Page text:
Area Studies - Regional Sustainable Development Review: Russia theme is a component of Encyclopedia of Area Studies - Regional Sustainable Development Review in the global Encyclopedia of Life Support Systems (EOLSS), which is an integrated compendium of twenty one Encyclopedias.
This two-volume publication on Area Studies - Regional Sustainable Development Review: Russia reviews initiatives and activities towards sustainable development in Russia such as: Natural Resources as a Basis for Sustainable Development: Bioresourses - Russia; Water Resources for Sustainable Development, With Particular Reference to Russia; Protection of the Atmosphere in the Russian Federation; Protection of the Oceans and Their Living Resources; General Approach to Planning and Management of Land Resources; Combat Desertification, Deforestation and Drought; Biodiversity Conservation in Russia; Wastes as Resources for Sustainable Development; Wastes and Problems of Sustainable Development; Safe and Environmentally Sound Management of Radioactive Wastes in Russia; Economic Reform and Integration of Environmental; Protection and Promotion of Human Health-Russia; Combating Poverty in Russia; Global Action for Women Towards Sustainable and Equitable Development; Children and Youth in Sustainable Development in Russia; Recognizing and Strengthening the Role of Indigenous Peoples and Their Communities; Education, Public Awareness and Training in Russia; Development of Industrial Ecology in Russia; Strengthening the Role of Workers and Their Trade Unions; Technological Progress for Sustainable Development in Russia; Telecommunications Infrastructure Changes for Sustainable Development of Russia; High Technology and Health Care in Russia; Technology of Exploration and Management of Natural Resources; Promoting Sustainable Agriculture and Rural Development in Russia; Protection of Intellectual Property and Commercialization of Technology; International Institutional Arrangements and Financial Assistance; International Legal Instruments and Mechanisms on the Environment; The Interaction of Branches of Power in the Transition to Sustainable Development in Russia; Management Responses to the Challenge of Sustainable Development in Russia. Although these presentations are with specific reference to Russia, they provide potentially useful lessons for other regions as well.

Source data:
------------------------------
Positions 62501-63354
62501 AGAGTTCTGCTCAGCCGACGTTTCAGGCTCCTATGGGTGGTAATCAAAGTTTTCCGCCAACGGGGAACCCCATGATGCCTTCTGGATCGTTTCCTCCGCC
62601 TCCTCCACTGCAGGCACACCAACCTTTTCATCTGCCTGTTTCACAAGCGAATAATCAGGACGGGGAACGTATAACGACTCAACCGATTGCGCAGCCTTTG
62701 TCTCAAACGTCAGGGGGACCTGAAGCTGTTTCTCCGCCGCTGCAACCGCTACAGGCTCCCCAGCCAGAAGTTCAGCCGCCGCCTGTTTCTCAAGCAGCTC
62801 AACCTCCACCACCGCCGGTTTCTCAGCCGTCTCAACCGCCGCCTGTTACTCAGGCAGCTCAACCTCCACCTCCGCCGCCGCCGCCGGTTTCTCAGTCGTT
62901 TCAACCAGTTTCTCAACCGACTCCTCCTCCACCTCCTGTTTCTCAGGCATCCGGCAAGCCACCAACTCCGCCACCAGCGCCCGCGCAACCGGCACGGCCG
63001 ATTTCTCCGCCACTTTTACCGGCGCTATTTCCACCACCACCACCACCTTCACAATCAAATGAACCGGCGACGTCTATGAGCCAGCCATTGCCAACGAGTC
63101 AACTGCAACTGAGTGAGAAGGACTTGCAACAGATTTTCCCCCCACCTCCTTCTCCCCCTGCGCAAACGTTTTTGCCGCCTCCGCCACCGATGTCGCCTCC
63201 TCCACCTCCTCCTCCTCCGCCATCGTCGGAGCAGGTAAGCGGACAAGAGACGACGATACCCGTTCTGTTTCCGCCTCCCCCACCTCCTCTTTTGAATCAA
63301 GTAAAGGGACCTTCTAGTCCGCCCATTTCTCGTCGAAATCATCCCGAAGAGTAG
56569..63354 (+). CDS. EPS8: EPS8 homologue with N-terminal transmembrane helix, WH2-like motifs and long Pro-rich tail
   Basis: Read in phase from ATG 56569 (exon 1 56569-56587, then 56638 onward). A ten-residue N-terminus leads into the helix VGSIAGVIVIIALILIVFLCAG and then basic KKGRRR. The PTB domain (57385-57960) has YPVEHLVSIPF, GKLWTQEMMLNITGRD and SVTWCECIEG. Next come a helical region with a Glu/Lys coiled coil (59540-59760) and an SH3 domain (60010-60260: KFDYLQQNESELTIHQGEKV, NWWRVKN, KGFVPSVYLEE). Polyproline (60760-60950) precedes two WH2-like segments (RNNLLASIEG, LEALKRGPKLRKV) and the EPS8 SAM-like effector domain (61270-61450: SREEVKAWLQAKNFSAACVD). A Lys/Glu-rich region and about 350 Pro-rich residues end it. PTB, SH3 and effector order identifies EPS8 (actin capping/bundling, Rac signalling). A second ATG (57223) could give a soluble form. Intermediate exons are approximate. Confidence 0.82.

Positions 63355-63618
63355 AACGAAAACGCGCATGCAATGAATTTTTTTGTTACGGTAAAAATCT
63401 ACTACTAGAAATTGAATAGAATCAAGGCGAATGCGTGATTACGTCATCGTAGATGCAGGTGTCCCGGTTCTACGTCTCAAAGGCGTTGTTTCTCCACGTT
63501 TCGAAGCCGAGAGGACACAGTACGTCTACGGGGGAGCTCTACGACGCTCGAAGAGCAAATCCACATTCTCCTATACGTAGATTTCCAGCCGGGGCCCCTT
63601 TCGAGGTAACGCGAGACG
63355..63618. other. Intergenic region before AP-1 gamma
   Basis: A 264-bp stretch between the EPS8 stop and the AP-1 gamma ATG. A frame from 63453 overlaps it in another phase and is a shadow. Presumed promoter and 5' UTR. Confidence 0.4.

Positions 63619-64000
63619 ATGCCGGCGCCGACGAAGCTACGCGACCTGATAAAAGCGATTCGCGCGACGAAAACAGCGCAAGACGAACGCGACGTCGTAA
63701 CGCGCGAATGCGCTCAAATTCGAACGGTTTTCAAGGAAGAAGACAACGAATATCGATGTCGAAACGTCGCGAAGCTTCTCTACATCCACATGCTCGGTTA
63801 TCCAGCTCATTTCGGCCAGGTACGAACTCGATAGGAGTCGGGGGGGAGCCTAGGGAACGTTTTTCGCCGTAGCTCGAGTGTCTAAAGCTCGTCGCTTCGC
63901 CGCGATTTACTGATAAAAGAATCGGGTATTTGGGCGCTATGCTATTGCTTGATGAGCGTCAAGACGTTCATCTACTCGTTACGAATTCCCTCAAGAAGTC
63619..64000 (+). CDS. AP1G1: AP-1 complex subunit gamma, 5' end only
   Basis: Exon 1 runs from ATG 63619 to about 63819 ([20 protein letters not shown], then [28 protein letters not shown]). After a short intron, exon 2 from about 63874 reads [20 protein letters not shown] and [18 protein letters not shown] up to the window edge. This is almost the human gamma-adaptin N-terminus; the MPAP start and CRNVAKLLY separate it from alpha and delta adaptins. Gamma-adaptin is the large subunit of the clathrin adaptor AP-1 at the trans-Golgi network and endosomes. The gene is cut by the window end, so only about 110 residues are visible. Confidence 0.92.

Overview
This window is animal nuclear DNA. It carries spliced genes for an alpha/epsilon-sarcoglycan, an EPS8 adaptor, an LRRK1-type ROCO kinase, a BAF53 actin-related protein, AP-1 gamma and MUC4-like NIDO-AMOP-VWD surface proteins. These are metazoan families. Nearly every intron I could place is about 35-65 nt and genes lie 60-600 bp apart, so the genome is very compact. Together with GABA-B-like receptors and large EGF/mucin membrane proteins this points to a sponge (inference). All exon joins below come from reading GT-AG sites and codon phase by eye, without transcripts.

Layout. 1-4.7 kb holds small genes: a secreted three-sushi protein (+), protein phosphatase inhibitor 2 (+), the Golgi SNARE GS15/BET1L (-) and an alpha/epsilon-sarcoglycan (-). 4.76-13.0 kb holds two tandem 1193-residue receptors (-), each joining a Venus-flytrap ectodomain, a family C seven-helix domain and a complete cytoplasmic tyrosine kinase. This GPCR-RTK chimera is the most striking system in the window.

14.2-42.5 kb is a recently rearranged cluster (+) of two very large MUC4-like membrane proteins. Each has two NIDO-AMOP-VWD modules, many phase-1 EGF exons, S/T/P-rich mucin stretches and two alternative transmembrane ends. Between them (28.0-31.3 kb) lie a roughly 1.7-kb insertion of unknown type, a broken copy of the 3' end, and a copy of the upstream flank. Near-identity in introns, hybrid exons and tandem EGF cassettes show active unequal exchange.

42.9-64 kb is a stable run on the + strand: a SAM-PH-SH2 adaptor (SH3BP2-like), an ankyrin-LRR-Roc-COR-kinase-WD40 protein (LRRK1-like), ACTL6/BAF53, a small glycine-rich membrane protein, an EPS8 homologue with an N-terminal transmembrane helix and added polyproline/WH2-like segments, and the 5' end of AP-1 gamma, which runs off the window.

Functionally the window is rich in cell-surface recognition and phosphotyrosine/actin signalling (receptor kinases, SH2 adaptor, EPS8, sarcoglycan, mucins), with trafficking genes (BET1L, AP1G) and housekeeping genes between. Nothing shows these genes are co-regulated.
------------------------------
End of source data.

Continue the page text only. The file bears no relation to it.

These two volumes are aimed at the following five major target audiences: University and College Students Educators, Professional Practitioners, Research Personnel and Policy Analysts, Managers, and Decision Makers, NGOs and GOs.
Nikolai P. Laverov was born on January 12 1930 in the Arkhangelsk region of Russia in a peasant family.
He received his M.Sc. from Moscow Institute of Non-ferrous Metals and Gold (1954), and his Ph.D. from the same institute in 1958.
From 1958 to 1965 he worked as Director in the Central-Asian Geological Station of the Institute of Ore Deposits Geology of the USSR Academy of Sciences. In 1965 he was appointed Deputy Chief of the Research Organization Department in the USSR Ministry of Geology and in 1972 Chief of the Research Organization Department in the USSR Ministry of Geology.
From 1983 to 1987 he worked as the first vice-rector of Academy of National Economy of the USSR Council of Ministers. In 1987 he was elected the President of the Kirghiz Academy of Sciences. He was appointed the Deputy chairman of the USSR Council of Ministers, chairman of the USSR State Committee for Science and Technology in 1989, and since 1991 he has been the Vice-president of the Russian Academy of Sciences.
N. P. Laverov is the author and co-author of more than 250 scientific publications including twenty monographs. Many of his works have been published in Germany, the United States, Australia, the United Kingdom, Canada, Cuba, China, and other countries. He is the well-known leader of the scientific school of Russian geologists. A new approach to radiogeological studies was pioneered and headed by N. P. Laverov in 1990. The fundamental principle of these studies lies in the use of protective properties of the geological environment to prevent pollution of the ecosphere by radionuclides. The studies embraced the general problem of radioactive waste disposal in the Earth’s crust.